As you age, you probably start to think more and more about retirement—namely, how you’ll support yourself after you stop working. And one of the biggest, and at times most overlooked, aspects of post-career planning is housing. Where you live plays an important role in your daily life and your overall financial stability, so planning for your retirement home is critical to planning for your retirement.
Tips for Planning for Your Retirement Home
Why is retirement housing so important? Well, for one, because it’s a necessity. For another, your home has the potential to be both your largest asset and your largest expense. And lastly because retirement housing comes with a few options, each with its own pros and cons.
Here are some options for your retirement home, plus the pros and cons of each.
Aging in place
Aging in place simply means remaining in your current home for as long as possible. It’s convenient, and for many homeowners, there’s a strong sense of attachment to a home they’ve lived in for a long time. However, it’s possible that you’ve outgrown your current home, which could leave you with a lot of extra space to care for and maintain. You might also be paying more for your home—in upkeep and utilities if not the mortgage—which might be more difficult on a fixed income.
Relocating & downsizing
Did you choose your current home for its proximity to your work or maybe to schools? Once you hit retirement, you probably won’t need to stay in the same location, which could open you up to move closer to a destination or amenity, like a park, downtown, or entertainment area.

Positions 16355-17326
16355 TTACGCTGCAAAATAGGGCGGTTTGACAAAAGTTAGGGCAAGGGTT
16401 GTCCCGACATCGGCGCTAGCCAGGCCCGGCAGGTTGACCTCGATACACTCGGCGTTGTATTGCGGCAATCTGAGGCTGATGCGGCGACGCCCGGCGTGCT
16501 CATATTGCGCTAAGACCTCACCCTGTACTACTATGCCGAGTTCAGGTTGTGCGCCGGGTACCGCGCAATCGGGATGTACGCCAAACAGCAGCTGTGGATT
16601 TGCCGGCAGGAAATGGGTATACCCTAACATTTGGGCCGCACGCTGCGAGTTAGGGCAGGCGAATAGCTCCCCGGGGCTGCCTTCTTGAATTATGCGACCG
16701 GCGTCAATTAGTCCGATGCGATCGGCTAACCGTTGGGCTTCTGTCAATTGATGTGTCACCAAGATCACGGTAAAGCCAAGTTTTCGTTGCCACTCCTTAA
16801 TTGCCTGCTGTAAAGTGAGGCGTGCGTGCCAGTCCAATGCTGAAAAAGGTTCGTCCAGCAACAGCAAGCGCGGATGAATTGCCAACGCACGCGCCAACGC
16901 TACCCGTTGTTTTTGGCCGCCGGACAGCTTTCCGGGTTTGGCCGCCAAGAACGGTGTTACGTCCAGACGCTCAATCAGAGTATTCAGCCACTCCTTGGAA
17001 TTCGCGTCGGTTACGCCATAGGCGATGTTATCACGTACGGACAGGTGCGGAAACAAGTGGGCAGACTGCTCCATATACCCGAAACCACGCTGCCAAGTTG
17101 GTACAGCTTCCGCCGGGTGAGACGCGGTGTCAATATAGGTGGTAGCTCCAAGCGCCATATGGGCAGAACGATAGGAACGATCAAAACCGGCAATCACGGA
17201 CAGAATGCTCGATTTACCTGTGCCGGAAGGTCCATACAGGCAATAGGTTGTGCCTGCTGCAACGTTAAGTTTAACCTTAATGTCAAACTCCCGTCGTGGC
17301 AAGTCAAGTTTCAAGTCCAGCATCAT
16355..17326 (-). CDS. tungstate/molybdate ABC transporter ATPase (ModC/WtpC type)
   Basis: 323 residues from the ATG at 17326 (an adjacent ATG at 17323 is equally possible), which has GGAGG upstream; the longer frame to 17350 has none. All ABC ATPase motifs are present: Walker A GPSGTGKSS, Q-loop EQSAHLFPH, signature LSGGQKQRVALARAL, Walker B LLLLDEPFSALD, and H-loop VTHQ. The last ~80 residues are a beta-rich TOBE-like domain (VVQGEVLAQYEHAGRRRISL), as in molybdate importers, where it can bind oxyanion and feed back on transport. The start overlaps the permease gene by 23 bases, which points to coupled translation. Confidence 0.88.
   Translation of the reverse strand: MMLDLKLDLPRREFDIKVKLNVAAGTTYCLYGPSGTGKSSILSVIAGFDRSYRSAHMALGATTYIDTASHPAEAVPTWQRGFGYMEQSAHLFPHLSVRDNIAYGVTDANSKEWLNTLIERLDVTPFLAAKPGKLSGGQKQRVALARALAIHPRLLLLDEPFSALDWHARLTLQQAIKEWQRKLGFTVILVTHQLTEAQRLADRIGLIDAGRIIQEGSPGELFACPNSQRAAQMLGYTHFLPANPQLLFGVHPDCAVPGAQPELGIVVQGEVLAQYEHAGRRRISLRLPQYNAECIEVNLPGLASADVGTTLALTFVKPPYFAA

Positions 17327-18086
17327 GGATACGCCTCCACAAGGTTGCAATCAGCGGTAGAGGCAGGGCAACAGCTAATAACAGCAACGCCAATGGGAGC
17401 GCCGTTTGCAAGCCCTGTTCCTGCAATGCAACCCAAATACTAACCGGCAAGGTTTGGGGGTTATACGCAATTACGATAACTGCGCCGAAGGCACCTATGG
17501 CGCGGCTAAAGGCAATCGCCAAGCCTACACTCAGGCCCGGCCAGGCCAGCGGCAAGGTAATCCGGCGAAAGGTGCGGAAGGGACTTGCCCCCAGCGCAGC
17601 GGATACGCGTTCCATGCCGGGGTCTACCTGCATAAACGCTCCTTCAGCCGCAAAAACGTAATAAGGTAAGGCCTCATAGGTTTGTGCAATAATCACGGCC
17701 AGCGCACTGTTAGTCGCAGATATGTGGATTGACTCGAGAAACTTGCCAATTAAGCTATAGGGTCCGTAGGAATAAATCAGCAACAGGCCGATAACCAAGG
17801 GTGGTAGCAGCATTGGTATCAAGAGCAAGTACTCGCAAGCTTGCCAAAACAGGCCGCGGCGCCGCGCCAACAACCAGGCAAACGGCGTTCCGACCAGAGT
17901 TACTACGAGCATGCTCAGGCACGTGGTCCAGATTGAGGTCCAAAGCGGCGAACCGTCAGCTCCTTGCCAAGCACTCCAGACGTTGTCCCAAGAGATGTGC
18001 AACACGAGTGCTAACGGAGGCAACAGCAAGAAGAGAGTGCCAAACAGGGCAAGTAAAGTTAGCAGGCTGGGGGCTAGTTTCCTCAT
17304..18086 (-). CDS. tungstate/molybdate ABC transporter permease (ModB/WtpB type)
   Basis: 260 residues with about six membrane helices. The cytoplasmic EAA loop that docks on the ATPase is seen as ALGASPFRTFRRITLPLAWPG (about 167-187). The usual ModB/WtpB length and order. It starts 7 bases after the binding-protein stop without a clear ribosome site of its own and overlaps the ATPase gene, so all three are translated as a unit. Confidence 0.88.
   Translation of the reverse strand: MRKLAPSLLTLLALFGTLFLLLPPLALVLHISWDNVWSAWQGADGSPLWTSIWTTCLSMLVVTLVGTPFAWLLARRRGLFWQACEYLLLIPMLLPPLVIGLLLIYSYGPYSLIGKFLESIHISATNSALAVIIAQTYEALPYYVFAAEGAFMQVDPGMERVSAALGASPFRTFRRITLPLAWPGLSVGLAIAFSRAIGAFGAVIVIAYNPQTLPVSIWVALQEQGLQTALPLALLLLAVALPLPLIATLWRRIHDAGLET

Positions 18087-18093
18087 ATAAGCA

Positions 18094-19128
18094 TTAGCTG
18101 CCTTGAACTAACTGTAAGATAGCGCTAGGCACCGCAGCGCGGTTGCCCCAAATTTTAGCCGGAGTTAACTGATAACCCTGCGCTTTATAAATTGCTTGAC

If you sell your current home and buy a new one, this gives you the opportunity to choose a new location AND to purchase a house with a more manageable size, and possibly a lower price tag. Moving, however, isn’t without its downsides, like learning a new area, paying agent and closing fees, and of course, the actual act of moving.
Renting might be an option if you’re considering moving to a new location, or if you don’t want to deal with the expenses and upkeep associated with homeownership. It might also allow you to free up a large amount of equity in the form of a home sale. Renting, however, is unappealing to many current homeowners, and does come with a certain sense of instability or impermanence.
Active Adult living
Some neighborhoods are structured around an age-restricted community. What this means is that a certain number of residents within the community fall within a certain age range (usually 55+). These neighborhoods have become increasingly popular for their sense of community; they often come packed full of activities, classes, groups, and amenities that encourage activity and socialization. Moving to an Active Adult community does come with the usual downsides of moving, though, like packing up, relocating, and selling your current home.
Continuing care or assisted living
If you or someone in your household will require extra care or assistance in the coming years, it might be worth looking into a continuing care community. These often start off as independent living, but can adjust to offer increasing levels of support and care as residents age. These communities offer the assurance that you’ll truly be able to “age in place” without worry of having to relocate again in some years, but can definitely be more costly.
Need Help Deciding What’s Right for You?
Planning for your retirement home but not quite sure what’s right for you? We can help! Contact the Walk at East Village today to learn more about Clayton’s top Active Adult community, what it has to offer, and how you might fit into the fabric of this fantastic neighborhood. We’d love to help you find your forever home in Clayton, NC.